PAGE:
1. The effect of variation in arginine: lysine on the relative cholesterolaemic effects of dietary soya-bean protein and casein was studied. Male rats received semi-purified diets containing soya-bean protein isolate or casein supplemented respectively with varingamounts of lysine or arginine for 40 d and blood samples were taken after a 5 h fast.
2. Neither the addition of arginine to casein nor lysine to soya-bean protein modifiedthe intrinsic effect of these proteins on serum cholesterol.
3. Serum triglyceride levels tended to rise with increasing amounts of lysine supplementation. The opposite trend was obtained with arginine supplementation.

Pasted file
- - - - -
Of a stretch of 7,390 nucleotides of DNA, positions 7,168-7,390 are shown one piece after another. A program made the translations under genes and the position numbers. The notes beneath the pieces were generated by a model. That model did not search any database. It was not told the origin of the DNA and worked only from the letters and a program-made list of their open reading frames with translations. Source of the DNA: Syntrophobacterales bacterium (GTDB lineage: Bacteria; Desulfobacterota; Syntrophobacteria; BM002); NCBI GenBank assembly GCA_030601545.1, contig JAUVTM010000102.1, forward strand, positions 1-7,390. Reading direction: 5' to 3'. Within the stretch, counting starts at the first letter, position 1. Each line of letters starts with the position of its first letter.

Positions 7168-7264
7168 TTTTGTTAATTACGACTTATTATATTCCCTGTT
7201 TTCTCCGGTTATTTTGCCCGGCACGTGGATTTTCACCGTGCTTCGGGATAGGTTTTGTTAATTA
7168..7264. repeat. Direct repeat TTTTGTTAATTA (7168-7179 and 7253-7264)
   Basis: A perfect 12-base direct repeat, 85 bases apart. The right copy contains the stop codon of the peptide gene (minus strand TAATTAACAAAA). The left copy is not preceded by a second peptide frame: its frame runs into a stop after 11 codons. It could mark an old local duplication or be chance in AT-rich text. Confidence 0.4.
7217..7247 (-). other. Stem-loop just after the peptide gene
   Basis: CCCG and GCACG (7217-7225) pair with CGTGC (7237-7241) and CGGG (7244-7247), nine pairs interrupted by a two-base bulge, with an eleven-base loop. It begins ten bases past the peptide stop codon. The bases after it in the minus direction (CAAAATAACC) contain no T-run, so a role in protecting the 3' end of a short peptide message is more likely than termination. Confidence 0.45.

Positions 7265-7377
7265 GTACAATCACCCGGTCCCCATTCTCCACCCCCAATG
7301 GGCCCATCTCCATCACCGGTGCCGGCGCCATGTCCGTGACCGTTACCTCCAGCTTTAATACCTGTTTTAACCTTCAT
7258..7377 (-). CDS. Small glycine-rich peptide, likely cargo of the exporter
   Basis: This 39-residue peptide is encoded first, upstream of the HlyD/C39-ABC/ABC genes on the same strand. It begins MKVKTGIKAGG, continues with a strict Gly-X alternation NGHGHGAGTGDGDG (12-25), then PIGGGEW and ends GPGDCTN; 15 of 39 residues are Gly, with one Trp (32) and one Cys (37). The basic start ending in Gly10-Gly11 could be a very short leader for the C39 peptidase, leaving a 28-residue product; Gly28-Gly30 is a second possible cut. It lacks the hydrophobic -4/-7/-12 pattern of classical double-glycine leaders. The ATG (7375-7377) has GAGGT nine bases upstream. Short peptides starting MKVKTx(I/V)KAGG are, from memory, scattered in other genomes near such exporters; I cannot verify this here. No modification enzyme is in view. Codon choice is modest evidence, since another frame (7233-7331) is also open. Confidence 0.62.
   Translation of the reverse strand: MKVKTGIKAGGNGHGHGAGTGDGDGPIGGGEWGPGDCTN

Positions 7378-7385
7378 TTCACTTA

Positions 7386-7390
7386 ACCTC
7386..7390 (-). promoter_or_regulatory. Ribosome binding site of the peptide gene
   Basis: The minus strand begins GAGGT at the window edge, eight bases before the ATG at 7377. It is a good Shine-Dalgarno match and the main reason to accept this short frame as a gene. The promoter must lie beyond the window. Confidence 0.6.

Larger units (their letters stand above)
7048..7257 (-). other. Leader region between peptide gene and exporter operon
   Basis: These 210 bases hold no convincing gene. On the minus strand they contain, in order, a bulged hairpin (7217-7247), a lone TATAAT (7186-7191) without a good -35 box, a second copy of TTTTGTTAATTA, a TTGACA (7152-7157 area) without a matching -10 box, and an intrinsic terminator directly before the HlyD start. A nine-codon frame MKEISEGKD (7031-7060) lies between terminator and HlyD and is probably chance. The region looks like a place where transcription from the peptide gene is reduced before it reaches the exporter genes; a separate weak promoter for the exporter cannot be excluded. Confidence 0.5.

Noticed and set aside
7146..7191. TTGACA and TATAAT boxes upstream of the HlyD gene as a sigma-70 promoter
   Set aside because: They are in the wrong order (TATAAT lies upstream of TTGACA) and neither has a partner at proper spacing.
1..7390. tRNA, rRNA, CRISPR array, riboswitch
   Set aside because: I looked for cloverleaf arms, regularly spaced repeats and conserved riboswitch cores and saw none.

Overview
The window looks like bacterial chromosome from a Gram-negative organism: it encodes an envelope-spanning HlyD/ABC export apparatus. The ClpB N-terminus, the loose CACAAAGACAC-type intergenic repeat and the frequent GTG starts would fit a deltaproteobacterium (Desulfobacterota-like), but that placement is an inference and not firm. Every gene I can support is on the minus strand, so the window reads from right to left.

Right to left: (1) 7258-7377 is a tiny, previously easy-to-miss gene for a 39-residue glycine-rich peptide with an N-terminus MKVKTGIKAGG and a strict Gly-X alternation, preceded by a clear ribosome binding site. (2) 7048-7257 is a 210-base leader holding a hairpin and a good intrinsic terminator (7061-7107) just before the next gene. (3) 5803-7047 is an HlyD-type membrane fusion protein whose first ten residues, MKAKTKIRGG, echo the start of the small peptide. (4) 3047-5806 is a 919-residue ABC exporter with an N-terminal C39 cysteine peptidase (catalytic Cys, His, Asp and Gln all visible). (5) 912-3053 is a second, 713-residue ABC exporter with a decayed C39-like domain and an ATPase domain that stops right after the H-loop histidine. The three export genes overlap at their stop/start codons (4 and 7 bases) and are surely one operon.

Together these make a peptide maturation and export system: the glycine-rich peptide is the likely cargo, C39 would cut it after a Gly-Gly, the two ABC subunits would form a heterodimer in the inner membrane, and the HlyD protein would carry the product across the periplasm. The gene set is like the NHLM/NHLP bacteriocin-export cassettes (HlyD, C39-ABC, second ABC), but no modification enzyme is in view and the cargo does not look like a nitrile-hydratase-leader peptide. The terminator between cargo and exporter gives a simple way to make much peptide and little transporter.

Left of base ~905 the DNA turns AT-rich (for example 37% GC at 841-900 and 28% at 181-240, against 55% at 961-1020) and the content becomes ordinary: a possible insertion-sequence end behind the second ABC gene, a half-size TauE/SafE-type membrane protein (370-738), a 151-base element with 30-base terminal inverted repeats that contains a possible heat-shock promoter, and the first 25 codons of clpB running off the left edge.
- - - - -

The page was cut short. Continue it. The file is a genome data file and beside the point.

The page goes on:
4. Casein caused an increase in the concentration of serum insulin, but not glucagon. The glucagon level was increased proportionately with increasing amounts of arginine, while the addition of lysine showed no effect. The effects of added amino acids on serum insulin were inconclusive.
5. There was a parallel increase in serum apo E and glucagon in response to arginine supplementation, while lysine supplementation increased serum apo E.
6. Thus, arginine:lysine was more effective in regulating serum triglyceride than serum cholesterol. Insulin was associated with different effects of these proteins on serum lipids.